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  16. dobwal

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    LOL. More than likely they getting the data from market research companies.

    Comments below not directed at you.

    Regardless, unless your light switch in your living room is broken to "on" or you live with a spotlight spilling through your windows every night, a dark room is an option to almost every one during the prime times where TVs are being heavily used.

    That being said, I find it hard to believe that only 20% of the population ever bothers to pop some popcorn and flick their light switches off to spend an evening entertaining themselves with a movie theater like experience. I'd bet that number is a product of people spending a lot of time watching TV casually where a host of tv tech isn't readily enjoyed or even necessary. No one is buying 55-70 inch HDTVs to watch soap operas, morning shows, Judge Judy, the news or late night TVs even though these TVs are readily used for those purposes.

    So what if HDR requires darkness to be readily enjoyed? I bet a lot of gamers are going to be playing more in the dark to experience what HDR offers.
     
  17. whome0

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    Considering a broadcasting pay attention to HLG(Hybrid Log Gamma) specification we should see in two years from major tv manufacturers. Production pipeline and media content is using a dual format where SDR color and HDR color schemes are broadcasted in a same dvb signal. It gives older and fresh HLG enabled TVs work properly.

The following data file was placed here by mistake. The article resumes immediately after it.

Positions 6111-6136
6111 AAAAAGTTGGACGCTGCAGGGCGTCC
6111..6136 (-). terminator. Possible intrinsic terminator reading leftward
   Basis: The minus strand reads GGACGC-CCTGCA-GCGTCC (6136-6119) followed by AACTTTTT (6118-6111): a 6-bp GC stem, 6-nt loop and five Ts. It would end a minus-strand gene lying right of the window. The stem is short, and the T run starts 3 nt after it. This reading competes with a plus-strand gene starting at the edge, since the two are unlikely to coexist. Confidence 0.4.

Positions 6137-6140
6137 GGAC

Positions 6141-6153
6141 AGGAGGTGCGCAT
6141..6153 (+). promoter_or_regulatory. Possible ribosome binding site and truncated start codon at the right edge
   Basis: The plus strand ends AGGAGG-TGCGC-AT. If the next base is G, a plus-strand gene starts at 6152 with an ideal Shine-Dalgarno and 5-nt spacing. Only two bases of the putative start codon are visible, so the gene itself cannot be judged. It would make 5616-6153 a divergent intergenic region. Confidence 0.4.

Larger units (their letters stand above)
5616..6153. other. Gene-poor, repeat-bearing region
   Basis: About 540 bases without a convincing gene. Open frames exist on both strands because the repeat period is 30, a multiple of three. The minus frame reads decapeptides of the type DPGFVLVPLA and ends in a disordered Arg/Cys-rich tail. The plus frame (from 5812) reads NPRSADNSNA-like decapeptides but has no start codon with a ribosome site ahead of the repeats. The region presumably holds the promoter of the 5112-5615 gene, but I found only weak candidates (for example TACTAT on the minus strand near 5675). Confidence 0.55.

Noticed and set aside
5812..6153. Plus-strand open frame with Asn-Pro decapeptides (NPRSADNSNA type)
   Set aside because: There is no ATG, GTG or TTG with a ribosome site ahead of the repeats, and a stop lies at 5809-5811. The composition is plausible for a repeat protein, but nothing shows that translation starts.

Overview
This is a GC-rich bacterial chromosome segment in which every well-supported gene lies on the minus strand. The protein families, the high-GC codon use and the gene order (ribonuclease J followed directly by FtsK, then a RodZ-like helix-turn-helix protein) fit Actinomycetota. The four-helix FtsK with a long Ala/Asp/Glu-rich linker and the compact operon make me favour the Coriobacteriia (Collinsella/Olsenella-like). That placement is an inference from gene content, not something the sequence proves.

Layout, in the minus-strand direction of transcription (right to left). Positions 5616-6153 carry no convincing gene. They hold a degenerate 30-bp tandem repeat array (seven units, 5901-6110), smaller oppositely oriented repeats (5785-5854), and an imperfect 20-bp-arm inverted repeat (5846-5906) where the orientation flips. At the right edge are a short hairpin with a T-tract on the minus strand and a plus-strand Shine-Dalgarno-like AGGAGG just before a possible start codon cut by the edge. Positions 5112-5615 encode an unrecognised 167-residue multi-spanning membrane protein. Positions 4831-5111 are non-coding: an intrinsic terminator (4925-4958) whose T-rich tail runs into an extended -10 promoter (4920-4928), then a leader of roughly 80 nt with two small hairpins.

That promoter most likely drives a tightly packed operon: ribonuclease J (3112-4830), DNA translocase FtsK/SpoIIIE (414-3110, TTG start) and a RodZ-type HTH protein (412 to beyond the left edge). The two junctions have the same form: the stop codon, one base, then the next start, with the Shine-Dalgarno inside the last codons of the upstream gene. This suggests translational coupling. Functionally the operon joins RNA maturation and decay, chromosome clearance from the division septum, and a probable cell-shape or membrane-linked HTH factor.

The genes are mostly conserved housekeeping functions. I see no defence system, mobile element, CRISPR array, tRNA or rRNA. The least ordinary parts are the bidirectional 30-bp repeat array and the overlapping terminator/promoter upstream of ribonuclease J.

18. mrcorbo

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    This isn't entirely true. You need a very expensive TV to see a significant benefit from HDR. You need a very expensive TV to see a benefit at all in a bright room. However, even a modest TV (like mine), sees a clear benefit from HDR content as long as the room is dark enough (at night, basically). The average picture brightness goes down noticeably in HDR mode on my TV, but this does allow the peaks to appear suitably bright in comparison and, since it handles dark content well by LCD standards, there is a noticeable improvement when viewing HDR content over non-HDR content. I A/B'd the Blu-ray and UHD Blu-ray of the original J.J. Abrams Star Trek reboot and there's a clear improvement.

    Can't say this is a bad idea, though.
     
    #58 mrcorbo, Oct 11, 2016
    Last edited: Oct 11, 2016
  19. FriendlyNeighbour

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    If one had to choose, I would have agreed with you. It will increase the pressure on GPU performance but it will be a worthy target to strive for.

    OTOH, I just feel HDR should be standard at *all* resolutions as fast as possible.
     
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  20. Cyan

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    #60 Cyan, Oct 16, 2016
    Last edited: Oct 16, 2016